Cathy Crimmins is the award-winning author of 22 books, and her work has also appeared in numerous periodicals. She lives in Hollywood, where her dog is trying to break into the movies
Culture: Stories & Lit
Caught in the act
May 7 2012
My daughter, an only child, has been deprived of sibling rivalry, so she does what comes naturally: She takes it out on The Dog. “You love him more than me,” she’ll pout, and of course most times I protest that it isn’t possible.
But who could blame her for suspecting differently? When she was nine, Kelly even caught me singing her “special” song to the dog. That was a bad moment. I never confessed that her anthem was once her father’s particular song in our halcyon childless days, and I had just adapted it for her. Kelly also went to pieces whenever I called the dog by her affectionate nickname, “Tootsie,” and I admit that I sometimes did it intentionally— what fun is being a mom if you can’t glory in a bit of passive aggression?
Interspecies relationships are hopelessly muddled in any household, especially since a family usually gets a dog for a kid. That’s a big mistake, because young kids don’t really like to take care of a dog and tend to tire of them the way they lose interest in the newest PlayStation game. I ignorantly passed down the kid/puppy tradition from my own family: I had received a puppy as a gift when I was eight, so I promised my kid one at the same age.
At the time, I forgot that I’d never once taken care of my dog, even though my family lived in a rambling exurban community where dogs didn’t even have to be walked. Filling her water dish was my only responsibility, but I still couldn’t hack it—at one point, after paying rapt attention in fourth-grade science class, I tried to convince my mother that my dog’s water dish was empty because of evaporation, not neglect. And so it went with my kid, who foisted off the dog care on me on its second day with us.
Sitting every day with me in the home office, the little dog became inordinately attached to me, as creatures are wont to do when you walk and feed them. But I felt swamped with duties, and it was a terrible recipe for family friction, going on for years as I struggled to do my work, stay interested in my marriage, prepare meals, help my kid with her homework, and walk and clean up after the dog. The puppy, a pudgy, short-legged Jack Russell Terrier named Silver, became the most pleasurable part of the domestic equation, providing endless hours of writerly procrastination. But when it came to my other duties, I was frequently seething in that way only moms can seethe—in a deep Vesuvian mode where the steam coming from one’s head is always present, threatening imminent eruption.
I don’t mean to suggest that the dog was perfect, but he was certainly the least demanding member of the household, and, being smart, he caught on to the family dynamic right away. Silver the dog knew that the kid was important, and he had to pretend to like the young hairless pup, even though she moved quickly and unpredictably and mostly tortured him. As a canine actor, Silver rivaled Brando or De Niro—he was positively Stanislavskian—and any visitor to our house would think he adored the kid. He would let her pick up and fondle him while he fell limp in her arms and traveled to his Canine Happy Place, wherever that was.Maybe it was a mountain made out of rawhide, or, more likely, a wonderland with unlimited access to all of her stuffed animals. But after Kelly fell asleep or let him down from the couch, he would immediately go upstairs to her room and destroy whatever toy she loved the most. It was uncanny —he always knew, and he had puppy teeth that could cut through granite. In a way, he was a doggy Mahatma Gandhi, practicing an extreme form of passive resistance. Hold me, hug me, bug me—but in the end, I will destroy the material goods you hold dearest!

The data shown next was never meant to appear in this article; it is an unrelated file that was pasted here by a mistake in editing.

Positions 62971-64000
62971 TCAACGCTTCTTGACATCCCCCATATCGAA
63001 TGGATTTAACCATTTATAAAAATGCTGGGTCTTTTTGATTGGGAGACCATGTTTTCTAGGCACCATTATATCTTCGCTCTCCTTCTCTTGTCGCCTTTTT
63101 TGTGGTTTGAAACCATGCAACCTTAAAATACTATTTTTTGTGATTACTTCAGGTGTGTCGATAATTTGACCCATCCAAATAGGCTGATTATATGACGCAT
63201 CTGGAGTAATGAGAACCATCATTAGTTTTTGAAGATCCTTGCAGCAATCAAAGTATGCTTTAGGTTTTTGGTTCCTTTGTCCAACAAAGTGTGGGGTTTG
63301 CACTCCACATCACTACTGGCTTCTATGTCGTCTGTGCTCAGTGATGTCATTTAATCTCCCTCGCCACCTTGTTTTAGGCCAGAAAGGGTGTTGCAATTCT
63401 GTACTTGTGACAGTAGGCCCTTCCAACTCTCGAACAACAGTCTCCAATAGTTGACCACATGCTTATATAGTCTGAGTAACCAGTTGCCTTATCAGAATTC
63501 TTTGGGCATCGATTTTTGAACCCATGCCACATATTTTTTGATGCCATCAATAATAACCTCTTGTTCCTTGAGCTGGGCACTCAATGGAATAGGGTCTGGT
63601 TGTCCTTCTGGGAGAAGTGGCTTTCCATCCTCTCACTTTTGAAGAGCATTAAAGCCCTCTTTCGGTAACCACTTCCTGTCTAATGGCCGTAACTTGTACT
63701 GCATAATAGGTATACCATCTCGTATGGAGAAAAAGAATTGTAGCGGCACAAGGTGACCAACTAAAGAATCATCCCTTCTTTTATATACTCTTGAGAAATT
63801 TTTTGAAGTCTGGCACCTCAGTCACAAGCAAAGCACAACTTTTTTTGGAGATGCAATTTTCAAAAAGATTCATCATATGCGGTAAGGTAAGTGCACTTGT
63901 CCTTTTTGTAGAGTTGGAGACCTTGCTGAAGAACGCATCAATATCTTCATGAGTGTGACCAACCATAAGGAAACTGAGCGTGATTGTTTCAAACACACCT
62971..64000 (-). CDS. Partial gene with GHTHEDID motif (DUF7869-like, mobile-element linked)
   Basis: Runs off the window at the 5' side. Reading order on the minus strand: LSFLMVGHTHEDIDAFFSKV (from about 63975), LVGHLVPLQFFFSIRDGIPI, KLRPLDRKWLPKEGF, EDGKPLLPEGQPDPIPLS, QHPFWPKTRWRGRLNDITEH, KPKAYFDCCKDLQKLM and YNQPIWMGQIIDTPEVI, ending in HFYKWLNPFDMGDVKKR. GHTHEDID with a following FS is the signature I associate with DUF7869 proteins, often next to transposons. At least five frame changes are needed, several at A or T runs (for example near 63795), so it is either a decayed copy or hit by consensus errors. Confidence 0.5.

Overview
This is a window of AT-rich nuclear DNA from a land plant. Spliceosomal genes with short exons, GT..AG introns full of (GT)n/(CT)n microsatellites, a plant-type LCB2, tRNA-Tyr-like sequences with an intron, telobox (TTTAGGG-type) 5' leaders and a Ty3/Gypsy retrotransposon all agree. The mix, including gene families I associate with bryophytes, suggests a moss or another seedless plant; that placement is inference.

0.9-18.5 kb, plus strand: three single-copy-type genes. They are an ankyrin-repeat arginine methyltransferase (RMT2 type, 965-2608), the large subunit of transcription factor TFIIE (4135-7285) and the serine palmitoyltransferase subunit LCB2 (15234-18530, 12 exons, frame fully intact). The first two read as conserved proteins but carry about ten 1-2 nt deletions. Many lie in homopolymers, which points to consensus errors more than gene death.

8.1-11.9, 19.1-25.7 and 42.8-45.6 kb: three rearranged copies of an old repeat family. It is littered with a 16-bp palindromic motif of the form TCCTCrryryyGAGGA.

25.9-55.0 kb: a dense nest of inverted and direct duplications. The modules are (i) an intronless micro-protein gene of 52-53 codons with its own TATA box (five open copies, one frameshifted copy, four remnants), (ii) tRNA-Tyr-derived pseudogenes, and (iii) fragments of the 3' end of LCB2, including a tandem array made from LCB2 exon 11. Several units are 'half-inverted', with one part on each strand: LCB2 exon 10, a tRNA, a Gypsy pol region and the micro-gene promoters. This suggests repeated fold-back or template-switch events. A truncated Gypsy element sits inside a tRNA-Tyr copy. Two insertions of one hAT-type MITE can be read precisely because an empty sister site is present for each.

Once, when my kid was 13 and the dog was five, she started descending into her customary self-pity. “You love Silver more than you love me,” she said, waiting for the usual reassurances.
That day I’d had some lousy phone calls and, later, a few glasses of wine.My kid was a teenager, so I figured she might as well know the truth. “Oh yeah?” I hissed.“You think I love you more than The Dog? Yeah, you’re right—why wouldn’t I adore The Dog? Why not? He’s always happy to see me when I come home. He eats anything I put down, and he listens to anything I say. And I don’t have to put him through college!”
Even I felt crummy during the stunned silence. I still feel crummy. That’s why, now, four years later, I am offering an olive branch, an apology of sorts. Well, actually, I’m offering my daughter something I think she will enjoy:
However badly you feel about The Dog, and my attachment to him, and however much you might resent it, consider this: I once threw away our dog’s beloved sexual partner right in front of him. Be glad that I can never do this to you.